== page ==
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Canada's Growth Trending Toward the Suburban

According to this opinion piece, the tales of urbanizing Canada are overblown. "We're a suburban nation," says one of the sources quoted in the article.
May 30, 2017, 1pm PDT | James Brasuell | @CasualBrasuell
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"The transformation of once-decrepit downtown neighbourhoods such as Vancouver’s Yaletown, Toronto’s Liberty Village and Montreal’s Griffintown into bustling modern burgs of condo-dwelling millennials only looks like the defining urbanization trend of the past decade," writes Konrad Yakabuski for the opinion section of The Globe and Mail.

Yakabuski continues: "While condo cranes dotting city skylines get all the attention, the real story in most Canadian cities remains the unabated growth of the suburbs. The ’burbs continue to draw tens of thousands of new residents every year compared to the few thousand or so who move downtown."

Here's the data Yakabuski uses to back his claim.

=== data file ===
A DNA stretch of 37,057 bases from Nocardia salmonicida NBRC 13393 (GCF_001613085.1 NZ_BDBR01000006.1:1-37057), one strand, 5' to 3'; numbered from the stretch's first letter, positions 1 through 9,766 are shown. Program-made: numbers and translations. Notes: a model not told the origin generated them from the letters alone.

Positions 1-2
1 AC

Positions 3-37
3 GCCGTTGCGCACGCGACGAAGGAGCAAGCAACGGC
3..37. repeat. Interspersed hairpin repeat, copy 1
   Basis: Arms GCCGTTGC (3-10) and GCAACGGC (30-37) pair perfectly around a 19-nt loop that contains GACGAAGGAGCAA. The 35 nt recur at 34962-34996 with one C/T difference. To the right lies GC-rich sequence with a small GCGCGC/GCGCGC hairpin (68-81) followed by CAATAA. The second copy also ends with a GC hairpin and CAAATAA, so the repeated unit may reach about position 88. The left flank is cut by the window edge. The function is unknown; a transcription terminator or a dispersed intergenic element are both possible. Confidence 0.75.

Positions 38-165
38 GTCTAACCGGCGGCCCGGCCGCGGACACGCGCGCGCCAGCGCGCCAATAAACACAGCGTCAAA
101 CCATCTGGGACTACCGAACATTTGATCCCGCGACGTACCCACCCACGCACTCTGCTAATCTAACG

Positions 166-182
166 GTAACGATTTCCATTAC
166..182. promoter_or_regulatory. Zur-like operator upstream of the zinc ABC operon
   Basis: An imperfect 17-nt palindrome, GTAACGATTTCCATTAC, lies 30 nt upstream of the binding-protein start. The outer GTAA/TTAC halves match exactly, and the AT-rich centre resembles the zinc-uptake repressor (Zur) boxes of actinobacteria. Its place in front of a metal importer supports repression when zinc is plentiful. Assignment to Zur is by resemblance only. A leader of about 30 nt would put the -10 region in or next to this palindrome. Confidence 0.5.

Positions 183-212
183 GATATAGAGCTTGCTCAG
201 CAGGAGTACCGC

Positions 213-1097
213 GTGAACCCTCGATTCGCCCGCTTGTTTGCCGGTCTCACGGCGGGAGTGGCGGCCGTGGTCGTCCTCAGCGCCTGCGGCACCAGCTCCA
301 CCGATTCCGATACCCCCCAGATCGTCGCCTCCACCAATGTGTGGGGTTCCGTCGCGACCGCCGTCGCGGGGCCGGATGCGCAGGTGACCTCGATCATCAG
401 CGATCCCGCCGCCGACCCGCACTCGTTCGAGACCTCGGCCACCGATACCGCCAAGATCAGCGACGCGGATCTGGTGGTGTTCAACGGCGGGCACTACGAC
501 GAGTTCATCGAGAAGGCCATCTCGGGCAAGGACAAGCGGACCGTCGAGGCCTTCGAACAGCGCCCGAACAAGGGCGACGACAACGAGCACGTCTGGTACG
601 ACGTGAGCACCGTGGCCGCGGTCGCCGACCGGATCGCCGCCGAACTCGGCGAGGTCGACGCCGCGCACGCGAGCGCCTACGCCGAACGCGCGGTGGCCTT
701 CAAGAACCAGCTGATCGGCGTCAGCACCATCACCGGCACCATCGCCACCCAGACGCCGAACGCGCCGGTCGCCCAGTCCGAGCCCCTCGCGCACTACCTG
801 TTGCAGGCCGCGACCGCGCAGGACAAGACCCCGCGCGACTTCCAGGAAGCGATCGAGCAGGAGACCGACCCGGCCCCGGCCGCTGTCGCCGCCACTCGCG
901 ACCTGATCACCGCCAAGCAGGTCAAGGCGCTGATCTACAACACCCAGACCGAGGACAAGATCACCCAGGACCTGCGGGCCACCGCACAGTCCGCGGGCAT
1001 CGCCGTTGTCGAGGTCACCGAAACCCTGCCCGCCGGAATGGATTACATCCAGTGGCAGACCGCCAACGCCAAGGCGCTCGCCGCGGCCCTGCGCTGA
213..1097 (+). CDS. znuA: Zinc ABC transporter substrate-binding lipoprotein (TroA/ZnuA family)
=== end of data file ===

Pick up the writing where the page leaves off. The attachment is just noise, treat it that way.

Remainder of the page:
Between 2011 and 2016, according to an Environics Analytics analysis of census data, the population of Toronto’s suburbs grew by 7.7 per cent while the city proper grew by 4.5 per cent. In Vancouver, suburban growth outpaced the increase in the city 7.1 per cent to 4.6 per cent. In Montreal, the suburbs grew 5.3 per cent; the city, 2.9 per cent.

There's also no shortage of more less data-driven descriptions of the appeal of suburbs—relying on the traditional taking points about the appeal of large yards and good schools. 

Full Story:
Published on Tuesday, May 30, 2017 in The Globe and Mail
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